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This comes from page 2 of General Theory of Markov Processes by Michael Sharpe, with some changes in notation.

Suppose $$P(A_1\cap A_2\,|\, {\cal F}_{=t} )= P(A_1 \,|\, {\cal F}_{=t} )P( A_2\,|\, {\cal F}_{=t} )$$ for all $A_1\in {\cal F}_{\leq t}$ and $A_2\in {\cal F}_{\geq t}$. Using well known properties of conditional expectations, \begin{eqnarray*} P(A_1\cap A_2) &=&P(P(A_1\cap A_2\ |\ {\cal F}_{=t}))\cr &=&P\left( P(A_1\ |\ {\cal F}_{=t})\ P(A_2 \ | \ {\cal F}_{=t}) \right)\cr &=&P(P(A_2\ |\ {\cal F}_{=t}) ; A_1). \end{eqnarray*}

My question is by what property of conditional expectations, we can have $$ P\left( P(A_1\ |\ {\cal F}_{=t})\ P(A_2 \ | \ {\cal F}_{=t}) \right) = P(P(A_2\ |\ {\cal F}_{=t}) ; A_1)?$$

What is the general form for the property of conditional expectation?

Any reference?

Thanks in advance!

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@Byron: I still don't understand your reply there. – Ethan May 4 '11 at 5:12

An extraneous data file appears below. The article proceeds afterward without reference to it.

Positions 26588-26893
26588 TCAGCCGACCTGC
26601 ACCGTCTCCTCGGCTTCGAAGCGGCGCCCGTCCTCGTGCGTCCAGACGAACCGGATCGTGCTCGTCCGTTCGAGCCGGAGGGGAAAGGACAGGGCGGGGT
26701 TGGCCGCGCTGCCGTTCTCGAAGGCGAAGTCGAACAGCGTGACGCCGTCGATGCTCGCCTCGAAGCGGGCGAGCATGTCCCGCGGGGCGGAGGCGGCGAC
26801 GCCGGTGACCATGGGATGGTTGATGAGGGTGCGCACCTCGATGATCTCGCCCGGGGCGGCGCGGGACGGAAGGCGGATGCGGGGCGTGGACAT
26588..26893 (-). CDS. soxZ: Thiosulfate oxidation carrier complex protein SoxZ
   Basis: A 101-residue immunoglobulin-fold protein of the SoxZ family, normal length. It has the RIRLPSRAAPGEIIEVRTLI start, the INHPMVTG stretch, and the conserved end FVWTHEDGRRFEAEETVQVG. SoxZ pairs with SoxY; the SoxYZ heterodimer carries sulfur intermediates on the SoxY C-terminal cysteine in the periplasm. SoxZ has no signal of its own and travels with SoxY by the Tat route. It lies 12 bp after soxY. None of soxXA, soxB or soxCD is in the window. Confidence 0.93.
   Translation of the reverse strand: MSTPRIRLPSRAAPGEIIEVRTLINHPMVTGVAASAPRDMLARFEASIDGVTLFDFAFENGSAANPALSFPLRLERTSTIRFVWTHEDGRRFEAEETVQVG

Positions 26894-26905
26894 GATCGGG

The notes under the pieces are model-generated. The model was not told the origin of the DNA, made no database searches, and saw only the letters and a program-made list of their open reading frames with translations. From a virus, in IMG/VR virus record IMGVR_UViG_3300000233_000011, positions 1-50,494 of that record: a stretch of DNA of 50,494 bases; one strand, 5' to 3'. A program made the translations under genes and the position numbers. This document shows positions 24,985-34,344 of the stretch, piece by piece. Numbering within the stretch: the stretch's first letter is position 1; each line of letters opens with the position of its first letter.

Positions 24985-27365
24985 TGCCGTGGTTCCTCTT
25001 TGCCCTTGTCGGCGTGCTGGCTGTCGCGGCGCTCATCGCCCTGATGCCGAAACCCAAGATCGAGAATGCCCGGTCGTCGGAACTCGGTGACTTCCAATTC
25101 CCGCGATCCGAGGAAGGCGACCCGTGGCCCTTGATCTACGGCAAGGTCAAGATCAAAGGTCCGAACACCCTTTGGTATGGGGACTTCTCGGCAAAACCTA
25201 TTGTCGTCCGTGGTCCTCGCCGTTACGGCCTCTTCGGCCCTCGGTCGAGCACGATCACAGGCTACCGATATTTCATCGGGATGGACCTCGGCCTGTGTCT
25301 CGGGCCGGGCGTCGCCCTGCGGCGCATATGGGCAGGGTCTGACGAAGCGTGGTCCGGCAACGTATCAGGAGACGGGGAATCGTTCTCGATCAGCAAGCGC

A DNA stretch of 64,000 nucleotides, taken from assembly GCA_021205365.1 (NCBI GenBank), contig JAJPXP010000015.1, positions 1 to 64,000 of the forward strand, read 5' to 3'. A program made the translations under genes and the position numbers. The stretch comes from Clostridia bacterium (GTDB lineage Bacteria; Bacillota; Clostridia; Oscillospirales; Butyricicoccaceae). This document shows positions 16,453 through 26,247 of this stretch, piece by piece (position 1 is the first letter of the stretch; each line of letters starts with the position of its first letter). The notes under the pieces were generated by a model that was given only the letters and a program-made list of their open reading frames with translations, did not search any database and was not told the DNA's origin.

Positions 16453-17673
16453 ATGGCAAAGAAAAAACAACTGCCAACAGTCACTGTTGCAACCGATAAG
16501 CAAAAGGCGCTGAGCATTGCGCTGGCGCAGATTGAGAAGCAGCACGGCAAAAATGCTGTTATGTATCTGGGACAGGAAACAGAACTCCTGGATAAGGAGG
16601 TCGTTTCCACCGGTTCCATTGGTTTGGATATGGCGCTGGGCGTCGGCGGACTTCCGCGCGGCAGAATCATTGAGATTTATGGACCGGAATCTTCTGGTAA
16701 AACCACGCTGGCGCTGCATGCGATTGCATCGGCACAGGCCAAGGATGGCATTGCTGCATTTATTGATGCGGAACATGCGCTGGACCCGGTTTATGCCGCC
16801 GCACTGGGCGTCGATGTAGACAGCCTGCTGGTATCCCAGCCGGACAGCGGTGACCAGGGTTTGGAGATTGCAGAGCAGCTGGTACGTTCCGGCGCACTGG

up vote 3 down vote accepted

For every sigma-algebra G and every (suitably integrable) random variables X and Y such that Y is G-measurable, one has E(XY)=E(E(X|G)Y). This is one of the two conditions that characterize E(X|G), the other one being that E(X|G) is G-measurable. In particular, for every event A, E(Y;A)=E(P(A|G)Y).

Apply this to G your sigma-algebra $\mathcal{F}_{=t}$, A the event $A_1$ and Y the conditional probability of $A_2$ conditionally on G.

Note: in your post five Ps should be Es.

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Thank you! In definition of E(X|G), I remember it is E(X)=E(E(X|G); A) for any A in G. So is E(XY)=E(E(X|G)Y) for any G-measurable random variable Y really part of its definition? Why is E(XY)=E(E(X|G)Y) true? – Ethan May 4 '11 at 11:08
It is equivalent to ask that E(X;A)=E(E(X|G);A) for every A in G or to ask that E(XY)=E(E(X|G)Y) for every (bounded) G-measurable random variable Y. The latter implies logically the former but it is a standard exercise to prove that the two are in fact equivalent. – Did May 4 '11 at 11:42
From the former to the latter, is it proved by using simple functions to approximate Y when Y is nonnegative? – Ethan May 4 '11 at 11:56
Yes. This is called a functional monotone class theorem, see… – Did May 4 '11 at 12:45

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